How your parents’ debt could outlive them

By Liz Weston
Posted on March 24, 2022

Many people believe one of two common myths when a parent dies in debt, said Chicago estate planning attorney Michael Whitty. The first myth is that an adult child will become liable for their parents’ debt. The second myth is that they can’t. Adult children typically don’t have to pay their parents’ bills, but there are exceptions. And even when a child doesn’t have to pay... READ MORE

How to write an obituary for a loved one

By Jim Miller
Posted on March 17, 2022

Dear Savvy Senior, Can you provide any tips on how to write an obituary? My dad, who has terminal cancer, has asked me to write his obituary, which will be published in the funeral program and run in our local newspaper. —Not a Writer Dear Not, I’m very sorry to hear about your dad’s prognosis. Writing your dad’s obituary now would be a nice way for you to honor him and sum ... READ MORE

Life insurance with long-term care rider

By Chris Harlow
Posted on March 15, 2022

Did you purchase a life insurance policy years ago to protect your loved ones? Just over half of adult Americans have a life insurance policy, and more say they’re interested in purchasing one. However, needs can change later in life when the kids are grown up and a retirement nest egg seems big enough to absorb financial shocks. Those nearing and in retirement may see less reason... READ MORE

Some can file their income taxes for free

By Sandra Block
Posted on March 03, 2022

Tax software can alert you to money-saving tax deductions and credits, help you avoid costly errors, and file your tax returns electronically, which will reduce the wait for your refund. But depending on the complexity of your return, tax software can cost you $100 or more. Before you shell out any money, though, find out whether you can file your federal tax return — and in some... READ MORE

Ways to benefit from rising interest rates

By Rivan V. Stinson
Posted on March 01, 2022

The economy is strong, unemployment is low and inflation is worrisome, hitting a 40-year high of 7.5% in January. So, the Federal Reserve has moved up plans to wind down its bond-buying stimulus program and start lifting short-term rates. Kiplinger forecasts four hikes in 2022, with the first one in March. Rate hikes are a blessing and a curse for consumers. You’ll pay higher interest... READ MORE

Guidebook for divorced women, widows

By Elliot Raphaelson
Posted on February 24, 2022

For decades, I have taught personal finance courses at several colleges, including for almost 20 years at the New School for Social Research in New York. Most of the students were women; many were single, and many were divorced or widowed. I learned as much from them as they learned from me. I gained a better understanding of why women, especially single women, continue to have many... READ MORE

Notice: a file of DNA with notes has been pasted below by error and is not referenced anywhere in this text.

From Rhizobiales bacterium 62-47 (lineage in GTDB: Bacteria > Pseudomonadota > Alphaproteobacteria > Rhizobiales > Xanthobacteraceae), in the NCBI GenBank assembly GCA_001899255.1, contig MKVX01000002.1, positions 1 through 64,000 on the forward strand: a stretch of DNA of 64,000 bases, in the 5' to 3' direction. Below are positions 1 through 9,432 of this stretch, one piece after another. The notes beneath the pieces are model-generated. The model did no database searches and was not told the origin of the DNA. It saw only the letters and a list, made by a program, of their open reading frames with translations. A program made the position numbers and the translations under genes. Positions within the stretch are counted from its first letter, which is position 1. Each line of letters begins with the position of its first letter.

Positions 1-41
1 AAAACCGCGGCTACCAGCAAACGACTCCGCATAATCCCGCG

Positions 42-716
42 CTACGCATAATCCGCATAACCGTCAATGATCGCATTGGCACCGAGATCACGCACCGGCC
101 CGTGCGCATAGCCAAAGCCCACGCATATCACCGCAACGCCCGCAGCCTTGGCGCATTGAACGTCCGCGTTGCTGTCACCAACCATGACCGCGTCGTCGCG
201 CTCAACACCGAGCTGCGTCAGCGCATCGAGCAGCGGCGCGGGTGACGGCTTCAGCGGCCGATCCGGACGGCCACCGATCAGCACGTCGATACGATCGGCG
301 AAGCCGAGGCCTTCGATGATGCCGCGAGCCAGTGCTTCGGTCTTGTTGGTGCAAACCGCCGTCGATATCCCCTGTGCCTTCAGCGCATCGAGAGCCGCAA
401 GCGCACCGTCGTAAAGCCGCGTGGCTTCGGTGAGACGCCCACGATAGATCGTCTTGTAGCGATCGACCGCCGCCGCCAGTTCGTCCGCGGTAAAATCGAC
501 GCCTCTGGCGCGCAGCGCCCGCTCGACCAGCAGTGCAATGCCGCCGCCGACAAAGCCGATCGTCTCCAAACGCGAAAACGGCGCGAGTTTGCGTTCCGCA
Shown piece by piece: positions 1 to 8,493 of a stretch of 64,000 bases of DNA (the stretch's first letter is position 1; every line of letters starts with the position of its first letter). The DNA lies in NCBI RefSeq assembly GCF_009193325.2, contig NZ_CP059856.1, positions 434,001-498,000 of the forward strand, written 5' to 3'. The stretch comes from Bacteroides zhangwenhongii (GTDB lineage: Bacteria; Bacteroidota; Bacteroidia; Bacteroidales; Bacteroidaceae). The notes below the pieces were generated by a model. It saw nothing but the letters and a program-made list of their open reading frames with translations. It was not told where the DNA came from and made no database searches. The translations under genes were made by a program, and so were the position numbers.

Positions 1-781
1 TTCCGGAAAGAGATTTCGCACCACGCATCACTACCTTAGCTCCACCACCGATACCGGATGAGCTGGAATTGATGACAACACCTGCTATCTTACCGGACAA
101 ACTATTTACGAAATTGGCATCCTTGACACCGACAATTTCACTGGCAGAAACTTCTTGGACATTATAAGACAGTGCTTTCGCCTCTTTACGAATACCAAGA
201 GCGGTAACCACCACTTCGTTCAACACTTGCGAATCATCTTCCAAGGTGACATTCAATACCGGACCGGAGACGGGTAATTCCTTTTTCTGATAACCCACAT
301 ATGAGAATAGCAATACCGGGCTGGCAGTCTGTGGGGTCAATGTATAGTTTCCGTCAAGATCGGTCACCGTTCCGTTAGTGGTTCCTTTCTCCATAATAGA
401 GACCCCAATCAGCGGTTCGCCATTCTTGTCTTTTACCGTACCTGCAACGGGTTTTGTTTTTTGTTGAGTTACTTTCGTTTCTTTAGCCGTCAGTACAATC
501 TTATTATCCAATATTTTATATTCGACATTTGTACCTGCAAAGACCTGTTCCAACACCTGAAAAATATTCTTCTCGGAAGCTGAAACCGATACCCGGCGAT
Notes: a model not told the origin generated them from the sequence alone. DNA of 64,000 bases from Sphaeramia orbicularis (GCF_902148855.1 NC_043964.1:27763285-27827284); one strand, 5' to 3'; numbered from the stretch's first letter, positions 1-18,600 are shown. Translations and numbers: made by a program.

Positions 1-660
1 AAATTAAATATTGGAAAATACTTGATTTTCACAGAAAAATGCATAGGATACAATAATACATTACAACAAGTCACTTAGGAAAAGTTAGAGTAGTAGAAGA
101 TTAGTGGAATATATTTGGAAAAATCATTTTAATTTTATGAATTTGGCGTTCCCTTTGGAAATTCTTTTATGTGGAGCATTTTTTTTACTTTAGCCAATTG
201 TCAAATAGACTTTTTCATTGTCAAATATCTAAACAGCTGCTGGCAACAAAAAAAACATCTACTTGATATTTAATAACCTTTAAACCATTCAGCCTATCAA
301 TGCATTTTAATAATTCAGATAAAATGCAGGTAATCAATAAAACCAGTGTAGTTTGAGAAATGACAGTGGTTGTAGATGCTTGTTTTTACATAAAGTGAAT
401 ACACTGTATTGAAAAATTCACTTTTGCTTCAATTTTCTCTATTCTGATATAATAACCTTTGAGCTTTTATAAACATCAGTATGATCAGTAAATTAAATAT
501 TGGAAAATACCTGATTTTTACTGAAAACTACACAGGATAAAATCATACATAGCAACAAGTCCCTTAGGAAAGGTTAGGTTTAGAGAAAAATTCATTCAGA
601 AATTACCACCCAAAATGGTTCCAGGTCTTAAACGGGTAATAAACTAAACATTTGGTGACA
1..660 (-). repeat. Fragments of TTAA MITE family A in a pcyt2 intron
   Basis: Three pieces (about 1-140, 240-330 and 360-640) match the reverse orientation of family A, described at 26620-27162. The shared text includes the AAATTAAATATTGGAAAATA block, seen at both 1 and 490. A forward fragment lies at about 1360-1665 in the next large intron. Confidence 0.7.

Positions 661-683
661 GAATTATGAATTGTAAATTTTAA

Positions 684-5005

Money mistakes could signal dementia

By Liz Weston
Posted on February 22, 2022

Some of the early signs of dementia are financial: forgetting to pay bills, for example, or having trouble calculating a tip. People who develop dementia also are more likely to miss credit card payments and have subprime credit scores years before they’re diagnosed, according to a study published last year in medical journal JAMA Internal Medicine. Researchers linked health records... READ MORE

Things a will can’t or shouldn’t try to do

By Liz Weston
Posted on February 10, 2022

A will allows you to distribute your worldly goods, select a guardian for minor children and name an executor to carry out your wishes. But you should be aware of what a will can’t or shouldn’t do. This is particularly true if you’re drafting your own document without an attorney’s help, since you could unknowingly make a mistake that upends your whole estate plan. What a will... READ MORE

A good time for inflation-protected bonds

By Elliot Raphaelson
Posted on February 09, 2022

If you had a significant proportion of your portfolio in diversified index funds or exchange-traded funds in 2021, you should have had a good return on your investments. It is also likely that the return on the bond portion of your portfolio was not very good because of the low interest rates on most bond investments. So, if you are considering rebalancing, which I recommend at least... READ MORE

Should you use a credit or debit card?

By Emma Patch
Posted on February 04, 2022

In the debate over credit cards versus debit cards, proponents of both sides have good reasons for embracing one method and rejecting the other. The case for credit The greatest advantage a credit card offers is security. Under the Fair Credit Billing Act (FCBA), if someone uses your card number fraudulently to go on a spending spree, federal law limits your liability to $50. And many... READ MORE